Wednesday, 06 Jan 2016

Written by Yaera Ratel

Parashat Vaera – Sefer Shemot  : 6: 2 – 9 : 35

‘’Yes, ‘n’ how many years can some people exist before they’re allowed to be free?

Yes,  ‘n’ how many times can a man turn his head pretending he just doesn’t see?

The answer, my friend, is blowin’ in the wind, the answer is blowin’ in the wind’’

I heard again this song on You tube; Bob Dylan inspired so many singers when he performed this piece.

The adventure to decide to become a free people is not only linked to the permission to be free, the source of the energy is the will to be free. Human beings have five senses and two of them – seeing and hearing – seem to be the most difficult to be activated. We need the will.

And God? He has the will, too.

We could interpret the verse of the song and point out that the wind is an answer. The wind, ruach in Hebrew, is our soul, our spark to connect with God. Sometimes, the luckiest, the most blessed and thankful amongst us reach it with their work or their ability to become inspired. This was Moses’ situation when God spoke to him through the burning bush, a parashah earlier (Exodus 3 : 2). Although he was reluctant to become involved and had difficulty convincing himself, he was ready. He could then convince the Bnei Israel, and moreover he tried to convince Pharaoh.

The power of God, which never burns out was all around. Fire keeps burning through the wind. Hearing and seeing the world as it is, as it has to be for the best, is our responsibility. We are here to transform it, even through small things. Transforming the smallest things is a very challenging daily undertaking.

In this encounter, Moses is genuinely near the sparks of God. Some of these sparks are inside him. The wind and the fire are the essential powers that keep the connection with God and the burning bush is the symbol. The wind, the ruach – our soul – is our wireless connection, much like our radio waves.

God’s waves are unlimited, but to be connected, we as human beings need to activate the network. Moses did it involuntary, he saw the burning bush, he heard the ruach.  The meeting with God ultimately occurred: it was the right time, it was the right place.

Moses’ perception of the world, as a child and as an adult was the palace of Pharaoh. Before the mission proposed by God, he saw the world outside the palace with its unfairness and the violence of slavery. He was in some ways ready to meet God and be the right person, with his brother Aaron, to help the Bnei Israel redeem themselves.

The wind is our inspiration, it is our minimal and essential resource to perceive ourselves as alive and capable of acting, of having confidence in our actions and in our future. Freeing ourselves implies unlocking our own breaks and blocks. To have the will to become free to undertake new steps in our own lives.

How could Pharaoh hear the wind, isolated as he was in his palace?  He could only perceive a distorted and stifled hiss. The immediate effect certainly brought him back to his living essence as he breathed, but this rustling, these murmurings and swishes must have irritated him.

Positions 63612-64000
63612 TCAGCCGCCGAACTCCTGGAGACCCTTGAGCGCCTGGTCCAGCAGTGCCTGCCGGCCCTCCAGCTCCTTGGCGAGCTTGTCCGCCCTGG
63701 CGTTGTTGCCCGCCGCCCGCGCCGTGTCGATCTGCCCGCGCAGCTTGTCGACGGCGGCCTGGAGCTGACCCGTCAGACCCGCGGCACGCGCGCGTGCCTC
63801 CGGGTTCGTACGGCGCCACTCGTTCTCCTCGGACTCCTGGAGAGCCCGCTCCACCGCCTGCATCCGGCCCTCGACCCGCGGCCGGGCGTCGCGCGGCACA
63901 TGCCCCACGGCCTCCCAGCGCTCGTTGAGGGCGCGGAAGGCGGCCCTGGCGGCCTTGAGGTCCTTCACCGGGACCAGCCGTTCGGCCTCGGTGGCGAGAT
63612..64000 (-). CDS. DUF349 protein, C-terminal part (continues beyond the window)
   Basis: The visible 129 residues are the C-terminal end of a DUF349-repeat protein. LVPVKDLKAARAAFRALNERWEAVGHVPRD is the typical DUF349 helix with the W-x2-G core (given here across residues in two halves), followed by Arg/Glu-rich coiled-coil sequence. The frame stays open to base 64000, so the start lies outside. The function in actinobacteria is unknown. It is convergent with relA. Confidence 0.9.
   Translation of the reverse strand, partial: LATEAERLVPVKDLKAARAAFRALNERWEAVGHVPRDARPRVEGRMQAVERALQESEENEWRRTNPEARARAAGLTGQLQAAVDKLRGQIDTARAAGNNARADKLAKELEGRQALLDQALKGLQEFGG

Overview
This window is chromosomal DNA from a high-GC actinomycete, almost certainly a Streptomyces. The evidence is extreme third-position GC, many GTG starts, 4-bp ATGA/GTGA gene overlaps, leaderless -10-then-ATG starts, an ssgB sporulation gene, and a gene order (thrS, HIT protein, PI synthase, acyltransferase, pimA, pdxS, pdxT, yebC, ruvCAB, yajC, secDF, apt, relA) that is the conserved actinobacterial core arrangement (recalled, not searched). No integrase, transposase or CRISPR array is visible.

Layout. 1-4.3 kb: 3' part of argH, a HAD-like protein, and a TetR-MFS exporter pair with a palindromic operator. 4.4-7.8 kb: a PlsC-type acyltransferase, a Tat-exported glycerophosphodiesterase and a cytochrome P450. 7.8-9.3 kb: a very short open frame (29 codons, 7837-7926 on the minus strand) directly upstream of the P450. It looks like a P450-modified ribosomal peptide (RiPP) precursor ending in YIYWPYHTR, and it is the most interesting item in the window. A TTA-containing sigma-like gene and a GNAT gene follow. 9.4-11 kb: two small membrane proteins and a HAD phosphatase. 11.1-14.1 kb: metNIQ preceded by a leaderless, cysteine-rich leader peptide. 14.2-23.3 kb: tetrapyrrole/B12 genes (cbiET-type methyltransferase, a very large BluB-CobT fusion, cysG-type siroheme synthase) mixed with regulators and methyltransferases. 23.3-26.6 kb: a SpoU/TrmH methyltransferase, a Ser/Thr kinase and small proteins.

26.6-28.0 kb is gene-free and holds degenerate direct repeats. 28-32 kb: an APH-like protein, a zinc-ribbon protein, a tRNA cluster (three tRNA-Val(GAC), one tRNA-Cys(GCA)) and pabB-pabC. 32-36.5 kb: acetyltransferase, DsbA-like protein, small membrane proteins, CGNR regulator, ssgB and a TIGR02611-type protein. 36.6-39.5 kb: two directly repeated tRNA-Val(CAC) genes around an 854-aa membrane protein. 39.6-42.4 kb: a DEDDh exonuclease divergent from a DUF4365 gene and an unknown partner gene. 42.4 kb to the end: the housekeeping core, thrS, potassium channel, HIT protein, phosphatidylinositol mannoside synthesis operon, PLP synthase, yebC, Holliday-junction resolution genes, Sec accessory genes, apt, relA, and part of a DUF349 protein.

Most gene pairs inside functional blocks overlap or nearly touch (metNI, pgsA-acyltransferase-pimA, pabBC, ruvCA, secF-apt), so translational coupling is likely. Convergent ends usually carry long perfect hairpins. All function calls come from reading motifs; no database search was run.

The same happened to Moses, whose demands distracted him for a short while, and challenged his scheme of world understanding.  Pharaoh struggles and could admit that yes, the God of the Bnei Israel could exist.  But should his world be affected and changed nonetheless?  What is in it for him?  Pharaoh is powerful, rules over his people and submits others to his rule.  It is what it is.  How can then one grow the shen binah, the wisdom tooth, the tooth of discernment?  To be involved it is necessary to want to hear and to see what seems shapeless, without nuance, without diversity, without disparity.

In order to enhance our ability to decipher the world, it is sometimes necessary to leave our usual surroundings. Ultimately, this is what Moses did:  he relocated himself.  Facing an injustice, he killed a guard who was beating a Hebrew (Exodux 2:11) and he fled his responsibilities. But he also ran after himself and could not escape the Eternal’s “connecting waves”.

Relocating oneself is very often necessary to become what we are:  to discover the World and find the right way to act in this World. Pharaoh cannot do that, although he has all the tools to do so. He might have been tempted, since he tried to negotiate with the Eternal through Moses and Aaron (Exodus 8:4).  He cannot seek a sense of justice that he cannot fathom and hence put in place. The shen binah, the wisdom tooth takes so long to grow.  

‘’Infinite responsibility without infinite wisdom and infinite power is our ultimate embarrassment’’ (Abraham Heschel, Between God and Man, Simon and Schuster, 1997, p82. First printing: 1976)

In some ways, we are amplifications of our ruach, this vital physical, intellectual and emotional energy.  We are a combination of organic, non-organic chemicals.  These elements interacting keep us alive and enable us to live. This interaction gives us the ability to develop resistance, defends and nourishes our souls.  Seeing and hearing feeds our emotions and stimulates our desire to observe our daily lives with gratitude and benevolence when needed. To observe the World with attentive eyes, hear it with clever ears, decipher the sounds that precede injustice when needed. Witnessing an injustice or being party to one demands a reaction, directly or indirectly.

The wind is an answer. Our souls need compassion and help. God helps us, He has the will.

God brings about sparks that enlighten us. God could not do it all without us. We could not do it all without the Eternal. We educate ourselves and strive to go beyond ourselves. Not only do we have the will, we also have the free will to release ourselves from our bondage.

Student rabbi Yaera Ratel, Paris

The views expressed in this D’var Torah do not necessarily reflect the position of Leo Baeck College.